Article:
Though I’m still a learner, the past 30 years have taught me so much. Here is a list of my observations:
First, I’ve learned that people order the world in different ways. We are shaped by the experiences we have amassed in the settings that have defined our personal and group identity. It’s not so much a matter of what we value. Often we value many of the same things. It has more to do with how we get things done – things like individual vs. group initiative, interpersonal and group dynamics, the positive or negative role institutions have played in accomplishing things for good or for ill.
Second, cultural norms are mysterious. Often taking the form of symbols, such conventions communicate much more than respect for ritual. Rather they articulate values, tell the story of a people, facilitate interaction and reinforce a shared sense of purpose. The challenge is that without spending time to learn about the cultural norms of others, we risk using our lenses of interpretation inappropriately. This invariably leads to misunderstanding as words and phrases are taken too literally and practices are held in suspicion for their unfamiliarity. It’s easy to draw errant conclusions out of ignorance.
Third, the interpretation of rules, regulations, policies and procedures means different things to different people. Many of us are textualists or literalists when it comes to the articulation of what is expected or required. Others look for the rationale behind the boundary conditions we create with a greater tolerance for flexibility. This surfaces in our understanding of the “letter of the law” vs. the “spirit of the law.” Misaligned understandings are so common that rules seem to grow with every exception we uncover.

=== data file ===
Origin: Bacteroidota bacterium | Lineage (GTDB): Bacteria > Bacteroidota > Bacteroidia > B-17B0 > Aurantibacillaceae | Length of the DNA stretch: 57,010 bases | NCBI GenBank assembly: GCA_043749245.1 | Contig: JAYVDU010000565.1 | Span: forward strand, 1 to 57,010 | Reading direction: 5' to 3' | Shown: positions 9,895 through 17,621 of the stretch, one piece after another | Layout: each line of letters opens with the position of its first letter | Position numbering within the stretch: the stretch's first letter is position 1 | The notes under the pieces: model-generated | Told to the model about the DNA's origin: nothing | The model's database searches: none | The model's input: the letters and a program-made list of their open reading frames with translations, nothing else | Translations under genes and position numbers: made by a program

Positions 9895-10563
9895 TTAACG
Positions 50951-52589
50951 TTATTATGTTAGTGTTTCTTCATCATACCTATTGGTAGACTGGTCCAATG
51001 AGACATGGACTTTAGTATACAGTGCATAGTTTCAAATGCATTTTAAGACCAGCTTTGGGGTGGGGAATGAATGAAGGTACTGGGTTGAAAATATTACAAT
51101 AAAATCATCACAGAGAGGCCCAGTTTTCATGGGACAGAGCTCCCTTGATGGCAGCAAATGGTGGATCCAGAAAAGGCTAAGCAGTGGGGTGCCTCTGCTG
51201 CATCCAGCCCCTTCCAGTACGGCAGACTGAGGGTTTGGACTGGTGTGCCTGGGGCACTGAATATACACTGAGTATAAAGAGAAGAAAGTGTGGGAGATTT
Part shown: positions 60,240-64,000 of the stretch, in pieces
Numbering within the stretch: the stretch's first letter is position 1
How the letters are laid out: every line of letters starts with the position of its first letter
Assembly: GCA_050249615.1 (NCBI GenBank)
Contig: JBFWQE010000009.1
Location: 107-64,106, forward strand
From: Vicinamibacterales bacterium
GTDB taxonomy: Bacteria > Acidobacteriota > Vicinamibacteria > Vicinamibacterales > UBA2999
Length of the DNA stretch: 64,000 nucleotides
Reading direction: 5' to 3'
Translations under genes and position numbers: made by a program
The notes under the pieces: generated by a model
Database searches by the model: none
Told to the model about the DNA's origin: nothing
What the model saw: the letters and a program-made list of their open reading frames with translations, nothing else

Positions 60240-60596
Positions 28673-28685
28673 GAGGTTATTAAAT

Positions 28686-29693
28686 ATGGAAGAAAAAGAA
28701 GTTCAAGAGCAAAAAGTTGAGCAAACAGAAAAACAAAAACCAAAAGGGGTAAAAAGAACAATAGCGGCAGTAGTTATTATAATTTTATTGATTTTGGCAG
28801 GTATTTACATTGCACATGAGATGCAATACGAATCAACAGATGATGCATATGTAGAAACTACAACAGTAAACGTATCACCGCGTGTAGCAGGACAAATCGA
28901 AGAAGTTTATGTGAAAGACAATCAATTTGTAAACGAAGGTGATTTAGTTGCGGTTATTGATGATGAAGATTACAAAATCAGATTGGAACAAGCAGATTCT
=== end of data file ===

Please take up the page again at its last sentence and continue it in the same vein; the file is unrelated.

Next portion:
Fourth, moral and ethical interpretations are deeply affected by cultural context. The rigidities we bring through our patterns frequently diverge from the thoughts and ideas of others. The dilemmas of life only get more complex and the rights of one person or group are placed against those of another. History has taught us that notions of morality and ethics are sometimes subject to ideology. In certain cases moral contortions and ethical compromise are the result.
Fifth, successful management of conflict and the negotiation of solutions can rest entirely on interpretive contexts, nuances of language and historic traditions. Even reasonable people can disagree. Yet our ability to listen well, understand deeply and interpret carefully requires a sensitivity that is less juridical and more relational.
In reading these observations it would be easy to conclude my thoughts pertain to international settings. The reality is these same considerations exist within the United States and extend through each state, municipality and organization. America is experiencing rapid change and the stresses of that process are pressing the limits of our cultural and linguistic diversity. Our collective future relies on our individual capacity to hear others speak and express their needs and interests; to see clearly how they order the world; and to understand the relational dynamics that can build trust and reduce barriers. It’s easy to define others, but the rigidity of our thinking can be the basis for bias.